Podocarpus National Park

The 360,000 acres of Podocarpus Park in Ecuador are a brilliant display of numerous ecological life zones, which merge to form a variety of unique habitats. It spans from mountainous páramo habitat at almost 12,000 feet elevation down to the southern Oriente at 3,300 feet, from tropical cloud forest where thick mist engulfs the landscape, down to virgin rainforests of the upper Amazon. The combination of topography and weather patterns has created habitats found nowhere else on earth, and so the number of unique species in the park is extraordinary.

Podocarpus Tree with guide Angel Ocampo

One is the Podocarpus tree, and another is the Spectacled Bear, a shy endangered animal and the only bear found in South America. Other creatures within the park include the Solitary Puma, Mountain Tapirs and the Andean Fox, as well as 800 species of birds– and many many plant species which have yet yet to be catalogued!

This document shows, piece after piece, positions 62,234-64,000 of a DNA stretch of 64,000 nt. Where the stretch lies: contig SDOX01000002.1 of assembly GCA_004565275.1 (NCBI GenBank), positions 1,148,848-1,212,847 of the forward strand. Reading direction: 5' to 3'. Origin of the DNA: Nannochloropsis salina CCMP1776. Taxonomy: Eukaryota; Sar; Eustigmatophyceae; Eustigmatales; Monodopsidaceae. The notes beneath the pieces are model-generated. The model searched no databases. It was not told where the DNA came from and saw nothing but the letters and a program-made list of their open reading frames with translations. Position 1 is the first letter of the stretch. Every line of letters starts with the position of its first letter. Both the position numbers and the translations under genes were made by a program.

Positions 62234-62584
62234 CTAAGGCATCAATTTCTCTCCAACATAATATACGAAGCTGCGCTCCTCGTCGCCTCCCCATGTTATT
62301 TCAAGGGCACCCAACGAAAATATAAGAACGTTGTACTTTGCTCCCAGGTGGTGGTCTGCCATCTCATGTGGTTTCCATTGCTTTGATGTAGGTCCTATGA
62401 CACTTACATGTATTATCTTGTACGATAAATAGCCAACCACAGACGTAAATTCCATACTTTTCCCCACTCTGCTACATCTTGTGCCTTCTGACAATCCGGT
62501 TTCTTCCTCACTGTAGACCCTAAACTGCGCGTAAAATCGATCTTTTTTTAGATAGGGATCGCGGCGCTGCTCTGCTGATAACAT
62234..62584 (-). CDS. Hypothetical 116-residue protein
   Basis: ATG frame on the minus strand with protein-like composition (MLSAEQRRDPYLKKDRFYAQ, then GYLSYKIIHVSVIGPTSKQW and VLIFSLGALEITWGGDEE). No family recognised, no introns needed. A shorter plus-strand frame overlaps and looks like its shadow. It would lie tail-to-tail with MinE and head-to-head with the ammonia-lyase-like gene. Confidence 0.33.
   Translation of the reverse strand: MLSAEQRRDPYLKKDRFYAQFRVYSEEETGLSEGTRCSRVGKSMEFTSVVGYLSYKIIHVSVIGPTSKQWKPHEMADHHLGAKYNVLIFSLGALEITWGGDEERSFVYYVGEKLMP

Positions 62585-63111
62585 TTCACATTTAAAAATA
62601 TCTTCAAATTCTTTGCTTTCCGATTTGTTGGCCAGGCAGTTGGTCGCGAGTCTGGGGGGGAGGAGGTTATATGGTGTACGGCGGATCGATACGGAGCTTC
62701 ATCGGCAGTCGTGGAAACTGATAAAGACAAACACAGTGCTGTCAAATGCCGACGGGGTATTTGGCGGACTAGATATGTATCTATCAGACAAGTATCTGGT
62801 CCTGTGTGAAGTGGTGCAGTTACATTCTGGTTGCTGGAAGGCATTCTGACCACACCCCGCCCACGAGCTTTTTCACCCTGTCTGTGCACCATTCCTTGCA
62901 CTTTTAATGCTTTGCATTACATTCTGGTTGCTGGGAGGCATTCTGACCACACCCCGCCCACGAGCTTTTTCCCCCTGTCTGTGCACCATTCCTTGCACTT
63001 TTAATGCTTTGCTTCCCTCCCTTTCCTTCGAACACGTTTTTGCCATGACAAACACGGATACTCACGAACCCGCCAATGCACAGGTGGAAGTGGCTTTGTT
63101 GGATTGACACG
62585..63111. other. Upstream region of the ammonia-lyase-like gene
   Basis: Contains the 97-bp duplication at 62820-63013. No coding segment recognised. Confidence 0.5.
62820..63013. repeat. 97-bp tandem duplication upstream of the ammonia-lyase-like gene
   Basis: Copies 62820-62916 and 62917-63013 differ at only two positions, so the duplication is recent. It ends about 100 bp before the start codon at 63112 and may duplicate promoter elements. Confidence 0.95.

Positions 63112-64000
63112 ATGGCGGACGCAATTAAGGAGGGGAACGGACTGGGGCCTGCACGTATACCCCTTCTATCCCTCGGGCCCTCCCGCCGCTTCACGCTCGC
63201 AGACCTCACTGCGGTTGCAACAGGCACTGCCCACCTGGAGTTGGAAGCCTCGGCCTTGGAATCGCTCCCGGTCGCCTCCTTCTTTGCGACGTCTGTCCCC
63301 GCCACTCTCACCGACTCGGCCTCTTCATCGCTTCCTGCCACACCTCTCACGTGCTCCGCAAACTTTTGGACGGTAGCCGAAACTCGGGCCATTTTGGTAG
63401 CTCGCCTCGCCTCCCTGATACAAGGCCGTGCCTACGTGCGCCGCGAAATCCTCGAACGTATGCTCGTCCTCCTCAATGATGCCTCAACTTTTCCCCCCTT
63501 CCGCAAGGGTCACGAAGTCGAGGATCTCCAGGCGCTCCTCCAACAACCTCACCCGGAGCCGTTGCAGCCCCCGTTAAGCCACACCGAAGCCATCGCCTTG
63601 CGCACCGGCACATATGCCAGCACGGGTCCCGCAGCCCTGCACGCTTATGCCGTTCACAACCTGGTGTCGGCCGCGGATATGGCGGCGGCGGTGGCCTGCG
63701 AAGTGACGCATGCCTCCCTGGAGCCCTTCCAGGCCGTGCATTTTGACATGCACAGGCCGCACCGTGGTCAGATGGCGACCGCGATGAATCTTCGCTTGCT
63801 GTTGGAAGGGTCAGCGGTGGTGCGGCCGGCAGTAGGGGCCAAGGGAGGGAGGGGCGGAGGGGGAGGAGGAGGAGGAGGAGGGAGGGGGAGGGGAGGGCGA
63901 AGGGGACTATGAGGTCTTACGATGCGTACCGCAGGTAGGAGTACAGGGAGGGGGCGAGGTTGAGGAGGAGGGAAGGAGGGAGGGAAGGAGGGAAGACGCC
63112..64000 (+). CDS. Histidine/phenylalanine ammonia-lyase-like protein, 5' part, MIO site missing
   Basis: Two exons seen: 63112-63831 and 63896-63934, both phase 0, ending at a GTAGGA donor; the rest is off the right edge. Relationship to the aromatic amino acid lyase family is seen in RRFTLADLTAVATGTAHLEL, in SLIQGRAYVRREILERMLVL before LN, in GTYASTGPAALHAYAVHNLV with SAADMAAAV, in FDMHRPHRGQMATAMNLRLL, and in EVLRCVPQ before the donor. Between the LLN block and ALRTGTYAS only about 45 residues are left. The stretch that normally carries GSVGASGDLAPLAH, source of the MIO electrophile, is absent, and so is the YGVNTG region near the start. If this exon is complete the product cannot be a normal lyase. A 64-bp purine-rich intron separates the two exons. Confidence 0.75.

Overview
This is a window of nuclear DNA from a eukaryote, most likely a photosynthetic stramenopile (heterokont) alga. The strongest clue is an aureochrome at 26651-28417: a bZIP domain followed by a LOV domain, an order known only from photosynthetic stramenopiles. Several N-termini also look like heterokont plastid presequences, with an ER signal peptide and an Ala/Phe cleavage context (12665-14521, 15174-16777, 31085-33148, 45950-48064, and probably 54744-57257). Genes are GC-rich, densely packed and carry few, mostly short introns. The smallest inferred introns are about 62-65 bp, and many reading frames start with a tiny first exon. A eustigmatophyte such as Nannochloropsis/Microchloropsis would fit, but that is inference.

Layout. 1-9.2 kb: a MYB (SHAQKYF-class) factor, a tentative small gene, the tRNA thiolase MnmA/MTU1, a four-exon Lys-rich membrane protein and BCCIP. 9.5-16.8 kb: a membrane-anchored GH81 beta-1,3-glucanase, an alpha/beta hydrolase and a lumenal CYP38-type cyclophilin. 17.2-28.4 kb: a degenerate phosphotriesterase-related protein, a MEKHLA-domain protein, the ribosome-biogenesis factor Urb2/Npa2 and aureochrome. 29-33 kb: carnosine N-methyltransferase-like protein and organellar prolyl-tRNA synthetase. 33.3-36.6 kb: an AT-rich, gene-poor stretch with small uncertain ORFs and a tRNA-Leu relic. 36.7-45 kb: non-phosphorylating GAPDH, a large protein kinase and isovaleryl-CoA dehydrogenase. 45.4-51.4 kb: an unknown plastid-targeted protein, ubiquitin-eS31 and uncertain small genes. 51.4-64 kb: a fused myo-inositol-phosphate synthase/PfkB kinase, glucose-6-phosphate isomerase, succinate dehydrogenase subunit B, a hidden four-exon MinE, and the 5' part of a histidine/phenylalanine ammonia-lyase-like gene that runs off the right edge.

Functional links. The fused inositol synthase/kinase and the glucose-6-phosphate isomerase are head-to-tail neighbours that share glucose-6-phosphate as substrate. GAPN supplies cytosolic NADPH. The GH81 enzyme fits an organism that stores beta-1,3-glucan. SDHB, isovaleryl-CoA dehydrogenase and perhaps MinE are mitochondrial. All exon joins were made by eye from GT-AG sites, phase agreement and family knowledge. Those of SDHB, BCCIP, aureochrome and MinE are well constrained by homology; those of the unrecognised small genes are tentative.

Ancient Helecho


The park was created to protect the region’s biological diversity, endemic species and the only large expanse of undisturbed forest in southern Ecuador. But since it lacks funding for appropriate protection, it is ironically one of the areas in the country most threatened by illegal colonization, hunting and mineral concessions.

This Thanksgiving Eve,  I am so grateful on to be able to travel to such magical places on our planet.  Wishing one and all  an abundance of safety, food and clean water, and much love.

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